As implied in many contemporary texts, the Czech artistic community expected models of new art invented by the progressive Soviet people, the future hope of humanity. Instead, they were presented with an outdated model of conservative realism. Jiří Kotalík wrote: “In the field of political theory and practice, in the realm of thought and science, our situation is clear; are the examples of the four Soviet artists whose works we had the opportunity to see equally binding for our visual arts?" He continues: “For, truth be told, much of what appears as realism in the exhibition of the four Soviet painters is often nothing more than shallow naturalism crafted in an embarrassingly inept or sloppy manner. Much of what we would wholeheartedly like to see as the art of the socialist country evokes a taste that raises doubts. Instead of each painting giving us a glimpse into the creative soul of the Soviet nations, we encounter an academism, which, in its colorlessness, cloaks itself in a genderless and internationalist garb.” [Kotalík 1947, p. 386] Czech artists and critics (there was only one woman author among them) were too immersed in modern art and its rejection of idealized academic realism to embrace Soviet painting with enthusiasm implied by Soviet propaganda. The contradiction between the exhibited works and the principles of socialist realism declared in the catalogue text was impossible to overlook. The question of what was genuinely socialist and realistic in the paintings of the four Soviet artists remained unanswered. In one of the many responses to the exhibition, Otakar Mrkvička wrote this: “Our art took a different path than Russia’s, and its current state cannot justify the sappy, cheap, soulless pictures proliferating on the periphery of cultural life. Soviet painting is not on the right path. It needs to be said. Not because it resorts to realism but because it genuinely lacks artistic realism. Judging by the selection exhibited in Prague, Soviet painting settles for a common, mannered routine used by bad painters anywhere else in the world. There is nothing specifically Russian about it, and it lacks socialist content. Simply depicting a scene from socialist society does not automatically create socialist realism!” [Mrkvička 1947] Meanwhile, in the background of this heated debate, the Czechoslovak public openly welcomed the conservative and widely accessible works of the “liberators.” In a short article entitled Výstava, o níž je největší zájem (Exhibition that Attracts the Most Attention), the daily Rudé právo reported on crowds of visitors. Based on the entries in the visitor book, an essential feature of any exhibition at the time, Stanislav Talaváňa noted: “Some are enthusiastic about the exhibition and make disdainful remarks about modern art, while others either do not take the Soviet exhibition seriously or mock it. Neither group is entirely correct.” [Talaváňa 1947, p. 164]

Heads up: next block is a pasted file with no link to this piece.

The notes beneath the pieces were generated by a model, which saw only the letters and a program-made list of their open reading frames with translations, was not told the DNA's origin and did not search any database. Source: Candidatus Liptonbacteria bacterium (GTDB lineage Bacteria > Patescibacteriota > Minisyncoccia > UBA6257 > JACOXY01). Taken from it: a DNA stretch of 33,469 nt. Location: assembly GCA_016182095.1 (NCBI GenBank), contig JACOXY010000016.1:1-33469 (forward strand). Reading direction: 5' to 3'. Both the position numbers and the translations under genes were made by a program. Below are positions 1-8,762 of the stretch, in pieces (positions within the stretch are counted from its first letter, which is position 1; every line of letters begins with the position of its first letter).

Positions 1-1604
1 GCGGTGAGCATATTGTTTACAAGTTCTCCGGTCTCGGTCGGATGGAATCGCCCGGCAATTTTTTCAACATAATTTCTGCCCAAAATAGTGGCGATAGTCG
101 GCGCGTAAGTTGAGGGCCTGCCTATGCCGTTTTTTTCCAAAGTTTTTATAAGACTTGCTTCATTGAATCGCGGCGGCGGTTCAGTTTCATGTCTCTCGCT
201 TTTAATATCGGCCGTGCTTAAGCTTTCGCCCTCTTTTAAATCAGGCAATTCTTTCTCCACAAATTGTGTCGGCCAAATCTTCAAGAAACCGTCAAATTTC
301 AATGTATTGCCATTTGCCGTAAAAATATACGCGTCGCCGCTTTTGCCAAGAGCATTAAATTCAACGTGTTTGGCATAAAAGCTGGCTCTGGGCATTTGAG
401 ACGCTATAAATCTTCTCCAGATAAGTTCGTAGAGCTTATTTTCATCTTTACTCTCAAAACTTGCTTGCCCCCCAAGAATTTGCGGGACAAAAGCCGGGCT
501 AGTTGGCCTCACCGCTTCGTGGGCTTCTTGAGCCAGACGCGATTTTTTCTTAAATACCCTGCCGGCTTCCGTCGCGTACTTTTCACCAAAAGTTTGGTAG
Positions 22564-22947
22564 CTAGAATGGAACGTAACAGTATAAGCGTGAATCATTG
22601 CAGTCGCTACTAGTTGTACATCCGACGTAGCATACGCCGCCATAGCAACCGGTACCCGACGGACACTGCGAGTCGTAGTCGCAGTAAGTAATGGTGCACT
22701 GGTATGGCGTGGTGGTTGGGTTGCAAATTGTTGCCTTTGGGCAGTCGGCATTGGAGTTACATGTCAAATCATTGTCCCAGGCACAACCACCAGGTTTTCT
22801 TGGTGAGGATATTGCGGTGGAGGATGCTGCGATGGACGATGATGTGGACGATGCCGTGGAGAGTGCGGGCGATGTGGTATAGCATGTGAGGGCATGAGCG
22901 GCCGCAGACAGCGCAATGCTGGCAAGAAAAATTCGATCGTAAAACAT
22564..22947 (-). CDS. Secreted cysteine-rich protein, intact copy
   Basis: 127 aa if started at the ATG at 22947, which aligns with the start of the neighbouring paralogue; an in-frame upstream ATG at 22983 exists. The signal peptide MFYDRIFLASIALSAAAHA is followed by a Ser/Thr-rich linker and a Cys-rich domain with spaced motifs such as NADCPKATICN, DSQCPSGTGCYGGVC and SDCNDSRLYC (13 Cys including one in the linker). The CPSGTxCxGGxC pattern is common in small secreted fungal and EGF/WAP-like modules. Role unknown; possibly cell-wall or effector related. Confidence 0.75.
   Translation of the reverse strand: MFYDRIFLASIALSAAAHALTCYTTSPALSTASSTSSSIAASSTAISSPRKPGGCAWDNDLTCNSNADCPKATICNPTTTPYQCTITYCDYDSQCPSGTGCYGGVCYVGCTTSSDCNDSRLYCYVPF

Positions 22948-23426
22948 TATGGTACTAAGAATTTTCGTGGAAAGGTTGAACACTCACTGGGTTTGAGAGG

One of the most informed and comprehensive critiques of the Soviet exhibition appeared in installments in the magazine Cíl. The author, Karel Šourek, then published the entire polemic under the title Čtyři rozpravy o malířství českém a sovětském (Four Essays on Czech and Soviet Painting) as one of Umělecká beseda’s publications. In addition to his critical reflections, Šourek included the above-cited Kotalík’s text K výstavě sovětského malířství v Praze (On the Exhibition of soviet Painting in Prague), which Kotalík had originally published as part of the discussion on Soviet painting in the magazine Tvorba. Debates about the Soviet exhibition continued long after its closing. They sprang up in response to Alexander Gerasimov’s ten-day visit in early June and, in particular, to the contentious article by Alexander Zamoshkin in Moskovskaya pravda from June 6, 1947 [Zamoshkin 1947]. In his text, Zamoshkin deliberately misinterpreted the way the exhibition was received in Prague and did not hesitate to accuse the representatives of the Mánes Association and the School of Decorative Arts of formalism. The ensuing outcry was not directly related to the exhibition itself, but rather to its cultural and political impact. Karel Šourek summarized the debate in his article Pravda moskevská a pražská pravda (Moscow Truth and Prague Truth). Although this may appear to be a personal conflict, we should see it as a harbinger of the situation that would soon affect Czechoslovak culture. It is evident that rational counterarguments from Czechoslovak representatives, accustomed to democratic discourse, held little weight in this situation. Soviet representatives were already experienced in manipulating public opinion and spreading disinformation.